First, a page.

Amazon Taps LivingSocial to Enter Daily Deals Space — For Now

Amazon has begun its steady march into the daily deals business by tapping the expertise of LivingSocial, the second-largest provider in the space behind Groupon.

AmazonLocal first went live in Boise, Idaho, on June 2, and then followed up yesterday by launching in its hometown of Seattle and three neighboring suburbs, Tacoma, Bellevue and Snohomish County.

For now, Amazon says, the deals are all sourced by Washington, D.C.-based LivingSocial, but that will change over time. “AmazonLocal will soon offer direct deals sourced by Amazon,” a spokesperson confirmed.

Amazon invested $175 million in LivingSocial in December, timed perfectly with acquisition talks between Google and Groupon falling apart.

The rollout of AmazonLocal is not the first time we’ve seen Amazon experiment in the deals space.

For $25 off a Kindle, Amazon will subsidize the hardware by serving ads on the e-reader’s screen. Instead of typical ads, a lot of them were a lot like offers, such as a $20 Amazon gift card for $10; $6 for six Audible books (normally $68); $1 for an album from Amazon’s MP3 Store and $10 for $30 of products in Amazon’s Demin Shop.

Eventually, you can imagine the two initiatives merging to create an offering different from either Groupon or LivingSocial.

For instance, Amazon may try to go after a much more tailored approach. Today, the daily deals that are sent to our inboxes are not very personal — a man will receive an offer for a manicure and a woman could receive a discount for a barbershop.

Both Groupon and LivingSocial are trying to become more relevant by delivering better offers using your location. But Amazon’s approach could be based on your purchasing history.

Already it’s experimenting with this by allowing Kindle users to dictate the kind of ads they will see by placing votes on a system Amazon calls the AdMash.

While details are fuzzy, I see a bigger correlation with what Google is doing in the space with Google Wallet, which is supported by local coupons and other offers that may be of interest to the user, than what Groupon is doing. Retailing and merchandising, more than advertising, is in Amazon’s DNA.

Regardless of the future, Amazon’s first day in a large market clearly demonstrated its access to a very large population. Across the four Seattle-area deals, AmazonLocal sold 4,801 offers on Thursday. (And I thought it was impressive that Google sold more than 8,000 offers in its first 22 days in the Portland market. Go figure.)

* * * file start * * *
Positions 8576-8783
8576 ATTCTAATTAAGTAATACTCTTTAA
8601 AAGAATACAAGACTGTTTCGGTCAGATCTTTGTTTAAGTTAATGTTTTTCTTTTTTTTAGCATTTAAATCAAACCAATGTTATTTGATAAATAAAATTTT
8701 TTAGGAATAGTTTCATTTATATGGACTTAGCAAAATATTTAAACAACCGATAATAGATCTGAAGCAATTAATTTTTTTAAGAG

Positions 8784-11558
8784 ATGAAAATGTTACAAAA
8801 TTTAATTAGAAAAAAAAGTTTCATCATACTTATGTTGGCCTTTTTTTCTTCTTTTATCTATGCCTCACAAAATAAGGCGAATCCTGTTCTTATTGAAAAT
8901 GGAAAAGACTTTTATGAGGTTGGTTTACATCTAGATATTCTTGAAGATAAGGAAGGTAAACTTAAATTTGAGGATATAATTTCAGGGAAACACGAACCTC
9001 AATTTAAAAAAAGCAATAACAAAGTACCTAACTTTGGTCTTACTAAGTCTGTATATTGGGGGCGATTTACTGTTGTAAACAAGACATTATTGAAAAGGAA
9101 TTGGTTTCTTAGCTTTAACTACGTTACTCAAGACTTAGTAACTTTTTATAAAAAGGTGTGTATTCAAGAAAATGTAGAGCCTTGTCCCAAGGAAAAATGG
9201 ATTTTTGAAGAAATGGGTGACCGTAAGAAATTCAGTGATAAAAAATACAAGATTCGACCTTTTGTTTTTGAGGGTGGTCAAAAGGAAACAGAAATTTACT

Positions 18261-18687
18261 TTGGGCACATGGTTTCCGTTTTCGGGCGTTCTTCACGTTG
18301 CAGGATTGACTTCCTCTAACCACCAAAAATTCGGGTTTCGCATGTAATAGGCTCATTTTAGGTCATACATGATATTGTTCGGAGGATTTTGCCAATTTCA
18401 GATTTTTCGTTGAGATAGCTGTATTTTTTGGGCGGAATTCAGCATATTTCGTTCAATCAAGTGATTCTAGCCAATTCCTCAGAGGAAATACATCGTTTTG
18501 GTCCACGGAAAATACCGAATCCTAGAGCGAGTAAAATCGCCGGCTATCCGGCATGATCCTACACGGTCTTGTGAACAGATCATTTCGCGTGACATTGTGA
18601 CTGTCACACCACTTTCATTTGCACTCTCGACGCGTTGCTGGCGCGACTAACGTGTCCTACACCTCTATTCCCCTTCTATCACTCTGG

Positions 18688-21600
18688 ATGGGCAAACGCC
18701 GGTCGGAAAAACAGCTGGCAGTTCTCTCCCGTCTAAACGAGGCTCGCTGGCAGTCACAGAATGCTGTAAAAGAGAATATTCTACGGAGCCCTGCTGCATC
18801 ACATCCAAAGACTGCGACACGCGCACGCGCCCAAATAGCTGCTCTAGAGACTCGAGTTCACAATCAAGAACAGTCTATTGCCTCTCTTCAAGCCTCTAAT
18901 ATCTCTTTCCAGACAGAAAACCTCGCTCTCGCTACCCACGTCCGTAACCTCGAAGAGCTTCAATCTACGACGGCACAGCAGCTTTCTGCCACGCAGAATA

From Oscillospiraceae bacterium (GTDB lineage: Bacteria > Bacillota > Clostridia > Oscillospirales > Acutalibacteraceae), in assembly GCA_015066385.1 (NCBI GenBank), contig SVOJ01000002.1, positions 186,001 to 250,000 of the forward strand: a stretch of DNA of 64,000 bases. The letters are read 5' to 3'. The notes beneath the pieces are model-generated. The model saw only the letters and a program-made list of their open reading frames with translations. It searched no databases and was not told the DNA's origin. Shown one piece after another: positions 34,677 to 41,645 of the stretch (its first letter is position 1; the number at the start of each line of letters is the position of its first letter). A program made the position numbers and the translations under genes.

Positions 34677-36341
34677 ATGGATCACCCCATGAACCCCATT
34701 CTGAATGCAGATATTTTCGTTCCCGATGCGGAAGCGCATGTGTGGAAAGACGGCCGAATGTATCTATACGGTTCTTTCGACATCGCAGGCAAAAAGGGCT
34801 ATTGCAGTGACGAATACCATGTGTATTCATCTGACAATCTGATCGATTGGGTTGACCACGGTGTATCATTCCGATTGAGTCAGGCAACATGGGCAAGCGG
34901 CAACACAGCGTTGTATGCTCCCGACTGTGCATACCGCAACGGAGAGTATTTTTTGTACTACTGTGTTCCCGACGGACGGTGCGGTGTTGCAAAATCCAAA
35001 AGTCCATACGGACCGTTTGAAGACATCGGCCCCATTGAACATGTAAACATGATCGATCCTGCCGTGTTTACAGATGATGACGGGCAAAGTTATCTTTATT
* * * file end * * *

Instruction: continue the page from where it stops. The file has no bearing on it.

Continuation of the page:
For LivingSocial, Amazon is a strong partner.

The company, which already operates in the same Seattle markets, was able to bring in roughly $170,000 across both sites in total. (That does not take into account how much it shares with merchants, or what it might share with Amazon.)

It probably helps that the AmazonLocal deals are not exact replicas of what LivingSocial is offering on the same day. Amazon said that’s on purpose.

The biggest performer yesterday was $15 for $30 at the Coho Cafe Restaurant & Bar on the Eastside, which was purchased by 2,709 people. The second biggest performer was in Seattle. The Garage, a bar with bowling alleys and pool tables, sold 1,207 $25 deals for $50.

That deal was sold by Jessie Burrough, a LivingSocial employee, who was featured in a story I wrote about a day in the life of a daily deals salesperson. Coincidentally, the last time the Garage conducted a deal with LivingSocial, it sold nearly the exact same number of vouchers.

Mary Osako, spokesperson, provided this statement about the launch:

“AmazonLocal isn’t just about the amazing deals; it’s about opening up Seattle, our hometown, for exploration. From coffee shops to the arts scene, there are so many innovative businesses and locally-developed services to try out right in our own backyard. With AmazonLocal, Seattleites can rediscover their city and get great deals at the same time.”

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I think the NSA has a job to do and we need the NSA. But as (physicist) Robert Oppenheimer said, “When you see something that is technically sweet, you go ahead and do it and argue about what to do about it only after you’ve had your technical success. That is the way it was with the atomic bomb.”

— Phil Zimmerman, PGP inventor and Silent Circle co-founder, in an interview with Om Malik